On November 2, 2016, Amgen (AMGN) was trading at a forward PE (price-to-earnings) multiple of ~10.6x. Since January 1, 2016, the company has traded at a PE multiple of between 10.3x and 13.5x.
Since January 2015, Amgen has traded at a premium to Gilead Sciences (GILD) but at a significant discount to peers Biogen (BIIB) and Celgene (CELG). Investors have been worried about future revenues for the company’s mature brands such as Neulasta and Enbrel.
While Neulasta has already lost its patent protection, Enbrel’s patents are also being challenged by generic players. Older brands such as Epogen and Neupogen have also witnessed gradual falls in their revenues in 2016.
Newly launched drug Kyprolis has been facing severe competition from other multiple myeloma players. Cardiovascular drug Repatha has been witnessing access constraints from the payer community. These challenges have resulted in slower-than-expected uptakes for these drugs. This has resulted in depressed investor sentiment for the company, negatively impacting Amgen’s share price.
Despite concerns about its legacy brands, Amgen has been reporting strong revenue growth due to the robust performances of its drugs Prolia, Xgeva, Vectibix, Nplate, and Sensipar, among others. The company is also actively progressing its research pipeline in the cardiovascular arena with the investigational therapy omecamtive mecarbil. This drug, which Amgen co-develops with Cytokinetics and Servier, will be tested in a Phase 3 outcome study involving 8,000 patients suffering from chronic heart failure due to reduced ejection fractions.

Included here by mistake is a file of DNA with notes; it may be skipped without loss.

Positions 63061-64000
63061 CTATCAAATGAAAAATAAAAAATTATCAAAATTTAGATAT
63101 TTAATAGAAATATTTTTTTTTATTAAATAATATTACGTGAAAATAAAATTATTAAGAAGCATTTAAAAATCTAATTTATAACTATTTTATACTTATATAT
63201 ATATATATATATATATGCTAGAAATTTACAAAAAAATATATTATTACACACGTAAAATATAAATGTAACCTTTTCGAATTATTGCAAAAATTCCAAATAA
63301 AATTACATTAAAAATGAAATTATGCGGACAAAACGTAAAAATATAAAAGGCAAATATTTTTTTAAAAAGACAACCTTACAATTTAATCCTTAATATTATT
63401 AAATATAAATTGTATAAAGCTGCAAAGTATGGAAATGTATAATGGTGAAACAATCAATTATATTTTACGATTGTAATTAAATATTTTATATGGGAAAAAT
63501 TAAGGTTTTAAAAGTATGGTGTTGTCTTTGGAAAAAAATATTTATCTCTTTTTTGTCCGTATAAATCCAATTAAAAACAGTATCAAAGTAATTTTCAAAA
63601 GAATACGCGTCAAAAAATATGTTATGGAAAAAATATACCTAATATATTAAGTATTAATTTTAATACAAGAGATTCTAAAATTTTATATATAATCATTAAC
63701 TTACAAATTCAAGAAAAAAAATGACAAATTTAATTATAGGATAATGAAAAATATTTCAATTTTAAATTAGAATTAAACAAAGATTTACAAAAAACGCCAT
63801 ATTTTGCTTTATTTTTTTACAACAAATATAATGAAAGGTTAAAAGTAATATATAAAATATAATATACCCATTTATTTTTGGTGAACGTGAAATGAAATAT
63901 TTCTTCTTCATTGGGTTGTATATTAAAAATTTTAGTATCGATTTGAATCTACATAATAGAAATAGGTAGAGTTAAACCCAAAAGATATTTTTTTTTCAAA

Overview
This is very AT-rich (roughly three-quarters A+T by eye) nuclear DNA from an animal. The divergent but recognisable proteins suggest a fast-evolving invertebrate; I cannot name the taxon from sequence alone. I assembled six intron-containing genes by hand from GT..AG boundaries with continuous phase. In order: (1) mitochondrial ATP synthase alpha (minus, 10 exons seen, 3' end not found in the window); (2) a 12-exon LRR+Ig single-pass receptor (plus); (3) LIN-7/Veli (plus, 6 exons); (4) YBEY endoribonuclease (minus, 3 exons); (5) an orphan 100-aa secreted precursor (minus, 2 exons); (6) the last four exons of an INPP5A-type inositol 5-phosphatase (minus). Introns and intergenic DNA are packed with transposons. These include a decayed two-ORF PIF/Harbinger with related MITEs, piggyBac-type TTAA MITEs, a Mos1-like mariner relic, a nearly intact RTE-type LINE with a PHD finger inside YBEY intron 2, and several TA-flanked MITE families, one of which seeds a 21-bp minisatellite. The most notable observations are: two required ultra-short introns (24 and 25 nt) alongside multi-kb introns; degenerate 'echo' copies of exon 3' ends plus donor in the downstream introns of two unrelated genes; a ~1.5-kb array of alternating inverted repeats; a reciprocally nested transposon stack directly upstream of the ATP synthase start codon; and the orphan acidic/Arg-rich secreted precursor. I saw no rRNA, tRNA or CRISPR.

If omecamtive mercabil manages to meet the primary endpoint in this trial, it could boost Amgen’s share price as well as the price of the iShares Russell 1000 ETF (IWB). Amgen makes up about 0.51% of IWB’s total portfolio holdings.
In the next article, we’ll explore growth prospects for Neulasta in 2016.